Native T1: effects of magnetization transfer and vascular state

Prior studies of 1H relaxation in collagen rich cartilage provide some valuable insights for the interpretation of myocardial T1 as a measure of interstitial fibrosis. Dense tissue components, such as collagen, have extremely short T2 relaxation times (≪1 ms), which means that the pool of spins bound to collagen fibers is not detected by standard imaging sequences, except those dedicated to ultra-short echo-time (UTE) imaging [38]. Nevertheless, this “dark” (i.e. generally not MR visible) pool of spins, can still exert a powerful effect on the relaxation of more mobile 1H spins that contribute to the measured MR signal through the transfer of magnetization from one pool to the other (e.g. through magnetic dipole interactions). The magnitude of magnetization transfer effects depends on the amount of radio-frequency power received by the dark pool of spins (with a relatively very broad distribution of resonance frequencies, alas a very short T2), the size of the dark-spin pool, and the strength of the nuclear-spin energy coupling underpinning the MT. Both constituent macromolecules and collagen lead to MT effects in cartiladge [39]. Along with the above-mentioned departures from BPP theory [36], the direct study of collagen indicates that water content has similar effects on T1 and T2 [37, 40]. Thus, it is not realistic to expect that sequences for native T1 mapping can readily quantify interstitial fibrosis, without confounding by other factors.

It is likely that observed in-vivo T1 increases are linked to a proxy effect of fluid accumulation in fibrotic tissue, a process shared with many other pathologies such as infarction. Recent research also reveals the important role of water in the intravascular space on tissue T1, which can change with vascular tone and vasodilation [41]. MOLLI techniques also show sensitivity to T2 [27], which may cause some blood-oxygen-level-dependent (BOLD) changes to T1 under adenosine stress [42, 43, 44]. Conversely, for high interstitial protein or paramagnetic content overloading conditions characterizing states with lower native T1, such as Fabry’s disease and tissue iron overload, concurrently lower T2 values and a stronger MT may further enhance the pathological decrease of native T1 measured by MOLLI, and in particular in the presence of readout saturation effects and inversion pulse deficiencies [30].

Post-contrast T1 mapping and extracellular volume quantification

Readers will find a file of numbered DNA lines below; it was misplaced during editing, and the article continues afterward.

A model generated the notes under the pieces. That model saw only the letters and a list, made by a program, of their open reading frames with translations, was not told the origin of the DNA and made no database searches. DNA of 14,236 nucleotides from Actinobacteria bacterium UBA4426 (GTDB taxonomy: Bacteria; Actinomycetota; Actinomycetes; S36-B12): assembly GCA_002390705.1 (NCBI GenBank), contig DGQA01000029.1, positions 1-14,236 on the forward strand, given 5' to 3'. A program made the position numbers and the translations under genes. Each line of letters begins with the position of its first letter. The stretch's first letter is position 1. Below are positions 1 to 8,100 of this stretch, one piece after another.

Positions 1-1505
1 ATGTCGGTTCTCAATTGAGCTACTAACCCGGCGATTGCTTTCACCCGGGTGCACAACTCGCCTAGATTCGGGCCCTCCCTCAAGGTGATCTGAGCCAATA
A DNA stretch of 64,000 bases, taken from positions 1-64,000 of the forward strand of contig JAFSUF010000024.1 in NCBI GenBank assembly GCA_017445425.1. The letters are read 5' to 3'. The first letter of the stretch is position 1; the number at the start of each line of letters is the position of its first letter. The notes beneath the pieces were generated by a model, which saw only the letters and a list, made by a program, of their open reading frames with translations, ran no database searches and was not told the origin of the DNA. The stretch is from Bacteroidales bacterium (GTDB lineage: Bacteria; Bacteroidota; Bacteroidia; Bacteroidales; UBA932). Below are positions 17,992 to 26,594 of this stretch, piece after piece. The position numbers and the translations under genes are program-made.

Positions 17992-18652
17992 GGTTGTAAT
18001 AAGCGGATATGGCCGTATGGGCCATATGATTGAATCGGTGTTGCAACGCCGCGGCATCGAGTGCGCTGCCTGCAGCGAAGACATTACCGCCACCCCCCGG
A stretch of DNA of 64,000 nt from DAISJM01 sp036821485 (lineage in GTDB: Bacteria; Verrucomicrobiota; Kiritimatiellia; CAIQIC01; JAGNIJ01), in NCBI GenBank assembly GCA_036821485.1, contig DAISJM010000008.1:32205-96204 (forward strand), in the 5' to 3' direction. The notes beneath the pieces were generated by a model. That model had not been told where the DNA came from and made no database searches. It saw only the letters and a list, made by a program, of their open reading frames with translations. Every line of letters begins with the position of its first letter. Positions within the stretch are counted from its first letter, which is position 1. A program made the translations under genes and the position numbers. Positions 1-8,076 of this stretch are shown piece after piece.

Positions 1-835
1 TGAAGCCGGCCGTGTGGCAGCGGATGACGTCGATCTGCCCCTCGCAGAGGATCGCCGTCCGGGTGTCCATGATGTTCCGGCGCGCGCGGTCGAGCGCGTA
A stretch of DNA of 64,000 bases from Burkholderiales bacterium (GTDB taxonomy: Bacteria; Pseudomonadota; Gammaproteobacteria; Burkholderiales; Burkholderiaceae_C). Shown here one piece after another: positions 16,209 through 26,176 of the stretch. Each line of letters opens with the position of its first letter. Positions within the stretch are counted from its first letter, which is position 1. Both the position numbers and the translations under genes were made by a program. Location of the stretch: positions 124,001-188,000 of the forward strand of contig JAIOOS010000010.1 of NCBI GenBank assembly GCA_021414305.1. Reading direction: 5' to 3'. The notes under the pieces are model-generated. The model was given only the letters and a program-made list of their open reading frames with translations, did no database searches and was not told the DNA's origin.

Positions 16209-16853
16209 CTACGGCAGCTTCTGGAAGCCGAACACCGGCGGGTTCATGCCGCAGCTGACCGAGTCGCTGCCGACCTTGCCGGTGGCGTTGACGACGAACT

Contrast administration is one of the major tools to selectively manipulate the relaxation times and provides the basis for some of the most ubiquitous CMR techniques [45]. In the case of simple fluids, the addition of contrast agents is easiest to understand using the R1 relaxation rate, an inverse of the relaxation time, and the concept of contrast-relaxivity. In terms of relaxation rate, the effect of a contrast agent on R1 can be expressed as a linear function of concentration [C] with the contrast relaxivity r1contrast as linear coefficient:
$${R_1}={\raise0.7ex\hbox{$1$} \!\mathord{\left/ {\vphantom {1 {{T_1}}}}\right.\kern-0pt}\!\lower0.7ex\hbox{${{T_1}}$}}={R_{1native}}+{r_{1contrast}} \times [C].$$
(3)

The initial interest in cardiac T1 mapping was to a considerable degree motivated by the goal of detecting changes in the extracellular volume fraction. It is well documented that in diseases such as aortic stenosis, the pressure overload of the left ventricle leads to a build-up of connective tissue in the interstitial space and an expansion of the extra-cellular volume (ECV) fraction, with biopsy findings correlating with ECV measures [5, 46]. In this context, it is useful to emphasize that the ECV fraction does not increase as a result of the cardiomyocyte hypertrophy alone. The process of physiological hypertrophy, e.g. hypertrophy associated with the normal growth of the heart does not lead to interstitial fibrosis, and consequently the ECV—a volume fraction—does not change significantly between adolescence and early adulthood. In contrast, pathological hypertrophy is associated with interstitial fibrosis, and capillary rarefication which leads to a shift in balance between extra- and intra-cellular volumes, and an increase of the ECV fraction. In mouse models of LV pressure overload, the initial response of the myocardium manifests itself by an increase of cardiomyocyte size, without a significant increase of ECV, and only when the pressure overload leads to the built-up of connective tissue in the interstitial space does ECV increase significantly [47]. The complement of ECV, namely 1-ECV, which corresponds to the intra-cellular volume fraction, is by itself not a good marker of cardiomyocyte hypertrophy, though the product of (1-ECV) with LV mass can be used to assess changes of cardiomyocyte volume in the LV.